Skyrocket Your Conversion Rate - Interview with Will Laurenson

Skyrocket Your Conversion Rate - Interview with Will Laurenson
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CRO is the foundation any successful e-commerce store is built upon. Will Laurenson, founder of Monkey Blocks, talks us through the most crucial things to look for when optimising your website’s sales.

Q: Will, thanks for joining us. Let's start with Conversion Rate Optimisation (CRO) for e-commerce businesses. Take us through how you would first approach a project for a company?

A: Hi Adam, thanks for having me.  

So, the first and most important thing to look into is analytics. Is Google Analytics set up properly, tracking goals, ecommerce, and various traffic sources properly. It’s so important you get this right because if you can't analyse your site performance, you can’t find the problems, it’s as simple as that. While it’s ‘ok’ to just have the basics in place, ideally you want to be tracking each acquisition channel separately, looking at different device types, geo-locations etc. You might think that conversion rates are poor, but actually it could be 1 channel that you’re investing quite heavily in, but which is performing terribly and pulling the average down.

If you are setup properly, I’d do a detailed audit of your customer behaviour flows in GA, run some heatmaps using a tool like Hotjar, and gather feedback from all your customer segments; super valuable, have bought a few times, bought once, have given an email but never bought, and have only visited your site (you can also do this last one with Hotjar). You need to find out why some people come back frequently, why others have only bought once or twice, and what has stopped people buying.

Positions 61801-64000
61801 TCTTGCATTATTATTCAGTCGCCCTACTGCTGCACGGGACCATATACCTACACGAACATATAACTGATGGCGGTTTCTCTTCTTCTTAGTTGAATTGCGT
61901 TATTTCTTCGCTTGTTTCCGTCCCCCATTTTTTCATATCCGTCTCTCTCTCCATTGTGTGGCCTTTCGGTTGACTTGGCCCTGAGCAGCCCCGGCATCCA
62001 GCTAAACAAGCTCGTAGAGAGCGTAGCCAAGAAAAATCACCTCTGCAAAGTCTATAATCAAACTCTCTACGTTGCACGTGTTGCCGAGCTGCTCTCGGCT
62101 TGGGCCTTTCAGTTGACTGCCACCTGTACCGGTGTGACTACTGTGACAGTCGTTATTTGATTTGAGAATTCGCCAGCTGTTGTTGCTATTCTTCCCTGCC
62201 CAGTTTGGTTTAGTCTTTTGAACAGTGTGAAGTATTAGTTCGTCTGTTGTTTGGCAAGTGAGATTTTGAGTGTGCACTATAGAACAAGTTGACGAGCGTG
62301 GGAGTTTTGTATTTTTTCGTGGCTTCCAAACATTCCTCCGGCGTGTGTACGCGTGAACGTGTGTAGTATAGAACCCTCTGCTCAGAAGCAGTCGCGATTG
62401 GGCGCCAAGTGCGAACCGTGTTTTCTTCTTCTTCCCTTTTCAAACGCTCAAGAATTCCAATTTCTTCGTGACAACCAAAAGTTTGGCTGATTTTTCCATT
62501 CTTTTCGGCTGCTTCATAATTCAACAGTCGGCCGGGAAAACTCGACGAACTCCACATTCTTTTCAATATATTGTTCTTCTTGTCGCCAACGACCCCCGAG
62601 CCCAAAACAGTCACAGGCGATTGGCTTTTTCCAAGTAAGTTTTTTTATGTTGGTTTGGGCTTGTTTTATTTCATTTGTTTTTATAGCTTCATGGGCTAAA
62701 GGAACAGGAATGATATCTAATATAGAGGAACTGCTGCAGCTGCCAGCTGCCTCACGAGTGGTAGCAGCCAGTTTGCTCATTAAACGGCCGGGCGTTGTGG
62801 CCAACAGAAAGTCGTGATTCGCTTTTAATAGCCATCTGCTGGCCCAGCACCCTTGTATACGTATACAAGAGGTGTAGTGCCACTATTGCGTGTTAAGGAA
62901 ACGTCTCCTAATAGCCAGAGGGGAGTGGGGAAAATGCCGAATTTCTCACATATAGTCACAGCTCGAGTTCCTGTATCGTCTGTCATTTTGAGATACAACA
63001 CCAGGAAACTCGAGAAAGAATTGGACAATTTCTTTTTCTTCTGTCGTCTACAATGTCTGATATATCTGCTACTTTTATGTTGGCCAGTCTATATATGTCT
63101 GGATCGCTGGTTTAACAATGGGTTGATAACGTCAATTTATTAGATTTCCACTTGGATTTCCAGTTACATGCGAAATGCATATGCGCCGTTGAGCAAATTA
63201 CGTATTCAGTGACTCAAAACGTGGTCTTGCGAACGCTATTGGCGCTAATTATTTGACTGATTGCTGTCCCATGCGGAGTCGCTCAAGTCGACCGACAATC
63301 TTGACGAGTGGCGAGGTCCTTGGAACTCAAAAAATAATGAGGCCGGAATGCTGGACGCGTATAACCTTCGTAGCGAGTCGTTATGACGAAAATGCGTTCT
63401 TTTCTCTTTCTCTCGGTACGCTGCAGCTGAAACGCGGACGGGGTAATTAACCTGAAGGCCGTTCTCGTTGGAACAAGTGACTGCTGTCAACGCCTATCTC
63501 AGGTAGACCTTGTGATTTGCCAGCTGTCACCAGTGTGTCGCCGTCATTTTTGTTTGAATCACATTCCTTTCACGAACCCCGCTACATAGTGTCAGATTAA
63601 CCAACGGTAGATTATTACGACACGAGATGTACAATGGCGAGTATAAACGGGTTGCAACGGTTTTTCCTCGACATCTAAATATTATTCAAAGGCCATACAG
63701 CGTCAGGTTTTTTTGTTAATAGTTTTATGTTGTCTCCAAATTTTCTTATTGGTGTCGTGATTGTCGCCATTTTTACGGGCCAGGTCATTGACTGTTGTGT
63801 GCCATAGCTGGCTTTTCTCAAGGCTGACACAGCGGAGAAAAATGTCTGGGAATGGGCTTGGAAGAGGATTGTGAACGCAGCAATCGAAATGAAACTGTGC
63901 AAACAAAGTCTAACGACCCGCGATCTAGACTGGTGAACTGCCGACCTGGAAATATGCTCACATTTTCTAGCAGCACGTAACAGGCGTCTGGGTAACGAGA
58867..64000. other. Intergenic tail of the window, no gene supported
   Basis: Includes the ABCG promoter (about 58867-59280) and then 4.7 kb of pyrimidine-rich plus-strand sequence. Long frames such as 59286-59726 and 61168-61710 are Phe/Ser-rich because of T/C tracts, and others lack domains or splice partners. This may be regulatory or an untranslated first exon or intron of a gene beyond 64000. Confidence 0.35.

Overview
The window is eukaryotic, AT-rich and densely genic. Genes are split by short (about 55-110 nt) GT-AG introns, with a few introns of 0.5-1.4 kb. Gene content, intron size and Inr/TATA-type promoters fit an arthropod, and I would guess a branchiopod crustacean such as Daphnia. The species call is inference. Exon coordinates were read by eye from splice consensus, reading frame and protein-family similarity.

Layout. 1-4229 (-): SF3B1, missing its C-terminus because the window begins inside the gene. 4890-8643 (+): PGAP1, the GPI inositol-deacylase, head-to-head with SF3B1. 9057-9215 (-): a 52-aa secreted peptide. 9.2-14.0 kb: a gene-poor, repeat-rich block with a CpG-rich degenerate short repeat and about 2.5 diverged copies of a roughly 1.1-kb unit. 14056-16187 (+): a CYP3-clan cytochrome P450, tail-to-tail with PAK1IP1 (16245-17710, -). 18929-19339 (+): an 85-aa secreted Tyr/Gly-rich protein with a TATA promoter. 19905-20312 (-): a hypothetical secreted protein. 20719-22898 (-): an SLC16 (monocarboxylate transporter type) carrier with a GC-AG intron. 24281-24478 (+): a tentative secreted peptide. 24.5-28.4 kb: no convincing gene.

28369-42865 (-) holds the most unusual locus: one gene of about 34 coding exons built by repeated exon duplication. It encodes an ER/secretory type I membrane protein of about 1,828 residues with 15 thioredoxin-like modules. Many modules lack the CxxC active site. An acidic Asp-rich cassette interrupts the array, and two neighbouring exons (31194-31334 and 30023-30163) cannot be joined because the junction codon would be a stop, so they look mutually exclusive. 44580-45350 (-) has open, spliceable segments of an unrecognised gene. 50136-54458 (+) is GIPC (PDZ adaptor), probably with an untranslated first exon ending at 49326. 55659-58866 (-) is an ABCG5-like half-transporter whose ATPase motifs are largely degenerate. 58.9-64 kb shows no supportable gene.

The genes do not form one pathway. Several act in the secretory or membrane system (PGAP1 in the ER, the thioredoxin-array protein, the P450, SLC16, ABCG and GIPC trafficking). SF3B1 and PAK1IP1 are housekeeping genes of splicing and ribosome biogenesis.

But remember, people will tend to tell you what they think you want to hear, or they’ll name features and problems that aren’t really problems to deal with. ‘Oh I noticed you didn’t have Paypal as a payment option, I think that'd be a good idea’ - from someone who has never used paypal. Some of the information will be them trying to help you, but not actually being helpful. So you’ve got to really dig into the meaning of the feedback and really understand it, and some of this will be done by looking at the data in parallel.

Once you’ve got the feedback and analysis you’ve got to think where the real problems are, and where you can apply the best leverage. A lot of people will look at their ecommerce flow and see that only 40% of site traffic visited a product page and so assume that’s the problem, however, these are the least engaged, and lowest intent visitors. What you actually need to do is look at the people who have visited checkout, added something to basket, viewed a product, in that order. The people on your checkout are ready to buy, that's why they’re there, so you’ll have a much easier job optimising that step and generating revenue.

Then it’s just a case of deciding what tests to run, and putting a process in place to do this properly, running confidence tests to determine whether your control or test version has performed better, and then getting these successful tests properly implemented on site.

Q: If you had to list the most recurring top 3 factors to enhance CR for an e-commerce store, what would they be?

A: I think without a doubt the most important thing is to make it easy for your customers. It should be easy to find the product they want, easy to pick the right shape or size, do any personalisation, find the information they want, whether that's about the product itself or your returns policy, easy to add to basket, get to checkout and complete that final hurdle.